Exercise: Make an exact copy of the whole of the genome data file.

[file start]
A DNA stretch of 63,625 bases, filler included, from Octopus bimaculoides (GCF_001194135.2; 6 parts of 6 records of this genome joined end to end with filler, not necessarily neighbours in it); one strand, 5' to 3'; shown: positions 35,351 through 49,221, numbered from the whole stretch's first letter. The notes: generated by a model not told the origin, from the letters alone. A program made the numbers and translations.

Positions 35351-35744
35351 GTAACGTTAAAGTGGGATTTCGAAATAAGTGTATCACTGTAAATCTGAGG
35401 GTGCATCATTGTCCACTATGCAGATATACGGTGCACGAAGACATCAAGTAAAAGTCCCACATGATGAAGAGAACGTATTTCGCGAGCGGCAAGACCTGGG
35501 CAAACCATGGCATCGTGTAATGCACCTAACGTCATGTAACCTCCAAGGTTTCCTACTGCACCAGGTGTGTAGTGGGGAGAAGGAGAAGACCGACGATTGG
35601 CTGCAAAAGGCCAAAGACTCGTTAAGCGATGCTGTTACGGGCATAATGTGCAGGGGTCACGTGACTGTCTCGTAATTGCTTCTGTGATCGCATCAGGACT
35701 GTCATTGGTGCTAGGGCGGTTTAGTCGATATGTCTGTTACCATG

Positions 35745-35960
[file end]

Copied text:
A DNA stretch of 63,625 bases, filler included, from Octopus bimaculoides (GCF_001194135.2; 6 parts of 6 records of this genome joined end to end with filler, not necessarily neighbours in it); one strand, 5' to 3'; shown: positions 35,351 through 49,221, numbered from the whole stretch's first letter. The notes: generated by a model not told the origin, from the letters alone. A program made the numbers and translations.

Positions 35351-35744
35351 GTAACGTTAAAGTGGGATTTCGAAATAAGTGTATCACTGTAAATCTGAGG
35401 GTGCATCATTGTCCACTATGCAGATATACGGTGCACGAAGACATCAAGTAAAAGTCCCACATGATGAAGAGAACGTATTTCGCGAGCGGCAAGACCTGGG
35501 CAAACCATGGCATCGTGTAATGCACCTAACGTCATGTAACCTCCAAGGTTTCCTACTGCACCAGGTGTGTAGTGGGGAGAAGGAGAAGACCGACGATTGG
35601 CTGCAAAAGGCCAAAGACTCGTTAAGCGATGCTGTTACGGGCATAATGTGCAGGGGTCACGTGACTGTCTCGTAATTGCTTCTGTGATCGCATCAGGACT
35701 GTCATTGGTGCTAGGGCGGTTTAGTCGATATGTCTGTTACCATG

Positions 35745-35960